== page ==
2 Huge TFSA Investing Mistakes to Avoid

TFSA mistakes can range from minor ones, where you only get a financial “slap on the wrist,” to drastic, which can nullify the tax-free status of the account.

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The TFSA is one of the most powerful allies a Canadian investor can have. It’s flexible, accessible, and potentially powerful enough to make you a millionaire (if you have the proper risk appetite), even with its limited contribution room so far. But like anything else in the world, it has its rules and limitations. And if you start bending the TFSA rules to bypass those limitations, you may call the wrath of the CRA and turn your TFSA into a liability.

Stretching the contribution limit too far

You are allowed to contribute exactly $6,000 to your TFSA in the year 2022. If you put in more (and you’ve contributed the full amount every year since the TFSA’s inception), you will be subject to the overcontribution penalty, which kicks in almost right away. You will start losing 1% of the overcontributed amount each month till it’s absorbed by the future contribution room. So, if you put in $10,000 in 2022, the overcontribution will be canceled out by the 2023 contribution limit.

But if you put a much more considerable amount in your TFSA, exceeding the yearly contribution limit (like $50,000), not only will the penalty be much higher ($500 in the first month), but it will also go on for years before the contribution room has caught up to the amount.

And it doesn’t make sense because you can make up for the limitation of the contribution limit by investing in the proper growth stocks, like Xebec Adsorption (TSX:XBC), a stock that grew over 9,000% in the five years preceding the 2020 crash. And considering the brutal correction phase the stock is going through, which has pushed the share price down by over 84%, it might again be cheap enough to be ready for another four-digit growth phase.

The stock is currently trading for $1.7 per share, and it can grow your capital by five times, just reaching its 2021 peak of $11.1 per share.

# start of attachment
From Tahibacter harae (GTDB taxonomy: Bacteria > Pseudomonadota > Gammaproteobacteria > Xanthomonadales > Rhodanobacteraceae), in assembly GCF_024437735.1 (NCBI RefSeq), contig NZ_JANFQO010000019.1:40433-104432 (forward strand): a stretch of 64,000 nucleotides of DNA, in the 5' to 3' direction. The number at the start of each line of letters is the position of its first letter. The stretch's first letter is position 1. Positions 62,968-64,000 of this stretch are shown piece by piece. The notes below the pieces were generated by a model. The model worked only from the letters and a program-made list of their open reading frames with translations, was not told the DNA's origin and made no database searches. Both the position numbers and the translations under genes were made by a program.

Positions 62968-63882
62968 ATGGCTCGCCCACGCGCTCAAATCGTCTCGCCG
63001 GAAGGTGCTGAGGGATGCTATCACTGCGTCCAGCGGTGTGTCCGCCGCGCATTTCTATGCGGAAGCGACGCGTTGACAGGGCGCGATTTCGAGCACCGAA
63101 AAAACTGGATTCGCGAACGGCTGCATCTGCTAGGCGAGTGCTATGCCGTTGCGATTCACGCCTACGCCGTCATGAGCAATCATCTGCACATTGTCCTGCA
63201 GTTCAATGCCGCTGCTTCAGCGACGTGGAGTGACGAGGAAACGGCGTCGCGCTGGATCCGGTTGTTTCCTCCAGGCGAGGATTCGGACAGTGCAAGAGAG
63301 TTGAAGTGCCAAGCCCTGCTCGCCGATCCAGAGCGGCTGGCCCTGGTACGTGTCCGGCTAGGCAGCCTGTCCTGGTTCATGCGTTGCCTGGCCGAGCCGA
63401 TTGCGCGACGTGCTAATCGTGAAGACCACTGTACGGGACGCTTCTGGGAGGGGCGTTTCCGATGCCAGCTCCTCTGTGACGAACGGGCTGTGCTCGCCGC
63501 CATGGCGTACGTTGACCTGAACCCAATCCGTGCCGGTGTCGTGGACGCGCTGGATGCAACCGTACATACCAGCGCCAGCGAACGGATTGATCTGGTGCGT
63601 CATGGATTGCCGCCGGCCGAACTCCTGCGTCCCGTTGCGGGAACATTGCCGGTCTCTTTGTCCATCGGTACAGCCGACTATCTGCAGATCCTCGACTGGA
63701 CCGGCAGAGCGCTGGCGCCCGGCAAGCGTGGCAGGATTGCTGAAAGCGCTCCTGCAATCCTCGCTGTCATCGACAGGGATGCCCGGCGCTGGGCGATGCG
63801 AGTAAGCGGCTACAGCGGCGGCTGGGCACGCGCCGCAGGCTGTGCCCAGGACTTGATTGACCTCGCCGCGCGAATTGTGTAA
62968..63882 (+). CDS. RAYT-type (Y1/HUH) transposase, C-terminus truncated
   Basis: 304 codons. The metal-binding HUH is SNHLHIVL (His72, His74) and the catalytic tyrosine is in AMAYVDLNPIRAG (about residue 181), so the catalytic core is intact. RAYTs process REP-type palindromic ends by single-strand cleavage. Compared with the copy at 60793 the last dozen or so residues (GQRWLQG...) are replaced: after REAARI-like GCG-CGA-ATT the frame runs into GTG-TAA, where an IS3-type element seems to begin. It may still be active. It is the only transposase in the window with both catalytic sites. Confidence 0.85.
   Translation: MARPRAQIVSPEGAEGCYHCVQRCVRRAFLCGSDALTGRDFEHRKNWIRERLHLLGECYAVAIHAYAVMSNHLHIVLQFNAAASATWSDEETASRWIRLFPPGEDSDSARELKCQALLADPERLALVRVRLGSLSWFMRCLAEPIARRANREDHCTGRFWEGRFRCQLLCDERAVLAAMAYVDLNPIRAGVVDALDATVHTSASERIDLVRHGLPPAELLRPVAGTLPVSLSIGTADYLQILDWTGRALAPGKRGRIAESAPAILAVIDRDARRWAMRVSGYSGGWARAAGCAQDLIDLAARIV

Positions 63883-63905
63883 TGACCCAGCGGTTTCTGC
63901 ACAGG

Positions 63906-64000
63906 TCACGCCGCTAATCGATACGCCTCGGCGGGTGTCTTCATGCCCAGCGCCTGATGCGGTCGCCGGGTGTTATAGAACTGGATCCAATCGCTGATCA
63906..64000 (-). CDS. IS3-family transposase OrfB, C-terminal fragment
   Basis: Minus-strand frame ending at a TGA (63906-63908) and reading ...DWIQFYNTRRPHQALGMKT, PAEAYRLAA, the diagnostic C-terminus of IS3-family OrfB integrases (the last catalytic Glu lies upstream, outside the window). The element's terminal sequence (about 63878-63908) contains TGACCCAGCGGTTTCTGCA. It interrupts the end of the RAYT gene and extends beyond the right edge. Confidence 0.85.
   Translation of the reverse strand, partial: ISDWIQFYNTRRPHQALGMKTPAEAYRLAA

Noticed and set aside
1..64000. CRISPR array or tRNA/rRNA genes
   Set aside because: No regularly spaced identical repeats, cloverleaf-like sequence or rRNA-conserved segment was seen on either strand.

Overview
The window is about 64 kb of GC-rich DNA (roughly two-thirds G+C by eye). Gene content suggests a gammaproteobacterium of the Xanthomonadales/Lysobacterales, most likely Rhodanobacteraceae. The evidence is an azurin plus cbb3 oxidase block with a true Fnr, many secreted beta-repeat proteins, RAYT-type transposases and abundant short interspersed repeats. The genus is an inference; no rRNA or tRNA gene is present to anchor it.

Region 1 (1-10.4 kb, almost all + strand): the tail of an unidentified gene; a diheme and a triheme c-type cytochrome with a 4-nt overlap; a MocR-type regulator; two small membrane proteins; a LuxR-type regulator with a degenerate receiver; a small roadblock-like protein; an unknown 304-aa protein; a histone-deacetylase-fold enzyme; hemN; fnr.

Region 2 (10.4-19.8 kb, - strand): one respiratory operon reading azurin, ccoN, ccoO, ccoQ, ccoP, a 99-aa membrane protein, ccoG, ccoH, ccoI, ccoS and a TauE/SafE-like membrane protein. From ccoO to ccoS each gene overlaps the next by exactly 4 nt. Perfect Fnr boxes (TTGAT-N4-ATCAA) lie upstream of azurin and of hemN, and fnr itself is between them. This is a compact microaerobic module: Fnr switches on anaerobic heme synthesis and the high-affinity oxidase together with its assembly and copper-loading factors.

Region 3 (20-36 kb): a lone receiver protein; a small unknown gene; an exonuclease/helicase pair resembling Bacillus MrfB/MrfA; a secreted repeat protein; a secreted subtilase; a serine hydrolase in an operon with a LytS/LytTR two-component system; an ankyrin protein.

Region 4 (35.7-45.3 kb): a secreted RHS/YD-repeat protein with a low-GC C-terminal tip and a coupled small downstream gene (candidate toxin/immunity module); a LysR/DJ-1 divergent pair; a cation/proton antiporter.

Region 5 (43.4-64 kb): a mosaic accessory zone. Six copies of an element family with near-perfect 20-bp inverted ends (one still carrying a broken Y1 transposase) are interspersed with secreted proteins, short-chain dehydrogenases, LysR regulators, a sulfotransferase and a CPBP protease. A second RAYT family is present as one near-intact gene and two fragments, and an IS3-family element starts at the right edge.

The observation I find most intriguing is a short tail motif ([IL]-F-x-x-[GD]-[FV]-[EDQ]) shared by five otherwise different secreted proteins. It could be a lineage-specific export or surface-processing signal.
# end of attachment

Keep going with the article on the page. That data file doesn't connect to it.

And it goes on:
Blurring the line between investing and trading

Buying and selling stocks and other allowed assets in your TFSA can earn the ire of the CRA, which classifies day trading as business, not investing. So, if it marks your investing activity down as trading, you will lose the tax-free privilege altogether, and all the income in the account will be taxed as per the rate you land at.

So, sticking with long-term investments like National Bank of Canada (TSX:NA), which is both a reliable and stable Dividend Aristocrat (currently offering a 3.3% yield) and the best growth stock among the Big Six. If it can maintain its 10-year CAGR for another decade, it could double the capital you invest in it in less than a decade.

The bank is just one example of securities that you should hold long term in your TFSA to get the full advantage.

Foolish takeaway

Your TFSA can be a powerful asset if you don’t bend or break the rules and if you use your TFSA funds to invest in the right assets and create a healthy, diversified portfolio. If you have a fine balance between your risk tolerance and your investment goals, you can build a sizeable nest egg while staying within the limitations and regulations of the TFSA.

This article represents the opinion of the writer, who may disagree with the “official” recommendation position of a Motley Fool premium service or advisor. We’re Motley! Questioning an investing thesis — even one of our own — helps us all think critically about investing and make decisions that help us become smarter, happier, and richer, so we sometimes publish articles that may not be in line with recommendations, rankings or other content.

Fool contributor Adam Othman has no position in any of the stocks mentioned. The Motley Fool has no position in any of the stocks mentioned.

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